One of the biggest questions facing the Redskins offense this offseason was how it would replace starting wide receivers Pierre Garcon and DeSean Jackson. Washington signed free agent Terrelle Pryor, who should fill in one of the starting roles, and has 2016 first-round pick Josh Doctson returning from his Achilles injuries that kept him out for the majority of his rookie season. But another option is using slot receiver Jamison Crowder on the outside more often.
“I’ve said all along Jamison can play anywhere,” Redskins Head Coach Jay Gruden said. “He can play outside, inside. He can play running back probably if he wanted to. So we’ll utilize Jamison and try to get him more involved, not just in the passing game and the running game.
“He’s an excellent player, dynamic player. He just continues to prove every day why we like him so much. He’s great on option routes, he can run vertical stems. He can run just about anything you ask him to run. … He gets himself open because he’s got a great feel. He’s got quickness in and out of his breaks. He plays a lot longer than his size. He has got really long arms. He goes up and gets balls. Sometime he plays bigger than a taller receiver because he uses his height [and] he’s got great jumping ability and times the jumps extremely well. Some tall guys you see, they misjudge it and they don’t jump. But Jamison, he times them perfect and makes big plays.”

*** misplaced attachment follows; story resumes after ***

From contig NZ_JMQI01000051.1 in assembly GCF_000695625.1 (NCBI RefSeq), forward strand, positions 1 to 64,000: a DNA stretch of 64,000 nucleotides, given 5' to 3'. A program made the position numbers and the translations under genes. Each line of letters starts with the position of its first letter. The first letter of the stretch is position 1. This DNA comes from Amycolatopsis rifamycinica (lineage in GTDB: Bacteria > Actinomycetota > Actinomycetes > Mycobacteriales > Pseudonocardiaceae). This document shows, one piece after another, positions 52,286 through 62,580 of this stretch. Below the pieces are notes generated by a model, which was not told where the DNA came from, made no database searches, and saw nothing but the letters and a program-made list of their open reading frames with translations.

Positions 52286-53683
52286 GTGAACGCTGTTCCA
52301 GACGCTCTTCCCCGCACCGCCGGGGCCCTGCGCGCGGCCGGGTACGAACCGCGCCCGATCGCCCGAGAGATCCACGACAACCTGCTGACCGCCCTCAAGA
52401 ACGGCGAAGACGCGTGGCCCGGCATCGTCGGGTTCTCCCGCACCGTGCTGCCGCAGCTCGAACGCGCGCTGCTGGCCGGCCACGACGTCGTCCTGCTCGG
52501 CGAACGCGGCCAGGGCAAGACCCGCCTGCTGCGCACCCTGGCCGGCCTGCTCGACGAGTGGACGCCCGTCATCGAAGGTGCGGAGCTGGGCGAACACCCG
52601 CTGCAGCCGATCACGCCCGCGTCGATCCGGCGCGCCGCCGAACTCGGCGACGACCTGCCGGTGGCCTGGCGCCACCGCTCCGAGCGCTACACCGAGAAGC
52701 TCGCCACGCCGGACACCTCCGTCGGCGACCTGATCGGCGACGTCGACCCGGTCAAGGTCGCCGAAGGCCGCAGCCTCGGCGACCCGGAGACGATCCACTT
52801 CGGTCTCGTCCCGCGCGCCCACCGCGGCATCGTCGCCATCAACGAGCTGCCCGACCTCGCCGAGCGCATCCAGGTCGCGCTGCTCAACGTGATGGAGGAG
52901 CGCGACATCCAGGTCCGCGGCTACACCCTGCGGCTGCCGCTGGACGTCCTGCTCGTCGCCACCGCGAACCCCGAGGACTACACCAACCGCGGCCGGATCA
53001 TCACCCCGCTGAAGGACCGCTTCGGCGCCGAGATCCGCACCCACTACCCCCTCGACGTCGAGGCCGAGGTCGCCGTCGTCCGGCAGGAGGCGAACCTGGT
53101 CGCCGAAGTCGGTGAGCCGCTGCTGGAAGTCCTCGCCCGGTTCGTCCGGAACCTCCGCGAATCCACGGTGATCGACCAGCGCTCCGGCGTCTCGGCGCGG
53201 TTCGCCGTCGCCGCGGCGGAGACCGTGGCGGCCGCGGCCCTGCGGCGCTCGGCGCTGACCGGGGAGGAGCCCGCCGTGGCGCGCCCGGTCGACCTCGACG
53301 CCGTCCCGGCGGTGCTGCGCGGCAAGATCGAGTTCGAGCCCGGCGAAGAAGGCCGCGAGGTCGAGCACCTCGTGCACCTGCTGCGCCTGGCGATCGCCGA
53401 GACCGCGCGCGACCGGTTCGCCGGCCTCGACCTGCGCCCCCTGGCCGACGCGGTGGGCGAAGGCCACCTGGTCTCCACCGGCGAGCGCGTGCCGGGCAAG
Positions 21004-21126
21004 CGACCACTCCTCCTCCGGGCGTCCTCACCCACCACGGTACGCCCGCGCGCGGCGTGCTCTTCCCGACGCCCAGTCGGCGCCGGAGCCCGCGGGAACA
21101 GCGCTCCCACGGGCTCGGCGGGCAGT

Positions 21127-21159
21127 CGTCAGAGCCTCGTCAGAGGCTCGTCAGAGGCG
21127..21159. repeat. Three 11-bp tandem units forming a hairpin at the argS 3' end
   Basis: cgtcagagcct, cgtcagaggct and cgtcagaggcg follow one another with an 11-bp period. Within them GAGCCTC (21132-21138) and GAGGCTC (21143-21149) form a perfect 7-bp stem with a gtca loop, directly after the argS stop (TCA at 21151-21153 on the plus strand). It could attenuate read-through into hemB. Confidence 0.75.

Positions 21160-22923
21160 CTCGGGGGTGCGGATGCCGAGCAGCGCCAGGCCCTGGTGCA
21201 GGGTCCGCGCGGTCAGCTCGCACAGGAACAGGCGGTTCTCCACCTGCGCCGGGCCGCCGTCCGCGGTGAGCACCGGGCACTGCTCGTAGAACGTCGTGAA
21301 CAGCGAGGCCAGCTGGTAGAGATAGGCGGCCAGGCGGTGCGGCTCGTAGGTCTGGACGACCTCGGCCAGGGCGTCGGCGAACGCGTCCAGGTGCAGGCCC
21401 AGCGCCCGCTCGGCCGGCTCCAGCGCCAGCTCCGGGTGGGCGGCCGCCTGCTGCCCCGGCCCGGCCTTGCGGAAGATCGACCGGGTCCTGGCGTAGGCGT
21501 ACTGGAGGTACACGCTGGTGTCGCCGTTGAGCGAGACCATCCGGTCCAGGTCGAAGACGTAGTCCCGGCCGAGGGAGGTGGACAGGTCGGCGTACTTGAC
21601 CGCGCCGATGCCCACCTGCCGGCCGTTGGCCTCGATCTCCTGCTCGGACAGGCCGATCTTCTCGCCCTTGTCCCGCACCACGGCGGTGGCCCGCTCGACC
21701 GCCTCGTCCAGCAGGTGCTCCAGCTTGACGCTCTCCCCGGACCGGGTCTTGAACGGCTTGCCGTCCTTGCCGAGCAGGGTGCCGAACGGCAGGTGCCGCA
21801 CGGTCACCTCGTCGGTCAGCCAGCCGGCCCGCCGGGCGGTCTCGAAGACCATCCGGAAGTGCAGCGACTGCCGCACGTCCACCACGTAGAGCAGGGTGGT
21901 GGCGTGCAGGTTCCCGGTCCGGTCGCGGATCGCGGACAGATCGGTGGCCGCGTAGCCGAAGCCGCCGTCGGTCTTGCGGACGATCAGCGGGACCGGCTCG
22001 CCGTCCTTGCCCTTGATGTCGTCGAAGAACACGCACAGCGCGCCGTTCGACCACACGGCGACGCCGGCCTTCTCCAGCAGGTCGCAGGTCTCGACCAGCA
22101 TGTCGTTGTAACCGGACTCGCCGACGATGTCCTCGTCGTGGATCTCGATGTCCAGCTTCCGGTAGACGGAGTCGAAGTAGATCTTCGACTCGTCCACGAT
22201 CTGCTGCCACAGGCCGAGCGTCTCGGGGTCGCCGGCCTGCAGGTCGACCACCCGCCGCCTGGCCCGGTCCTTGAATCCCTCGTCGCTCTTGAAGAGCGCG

Pryor is a tough, strong, big-bodied receiver who should take much of the workload Garcon received. But filling Jackson’s role might better suit for Crowder than Doctson, at least in two-receiver sets. While Crowder obviously isn’t the same player as Jackson, they do share a few similar traits, such as the way Crowder runs some of his routes.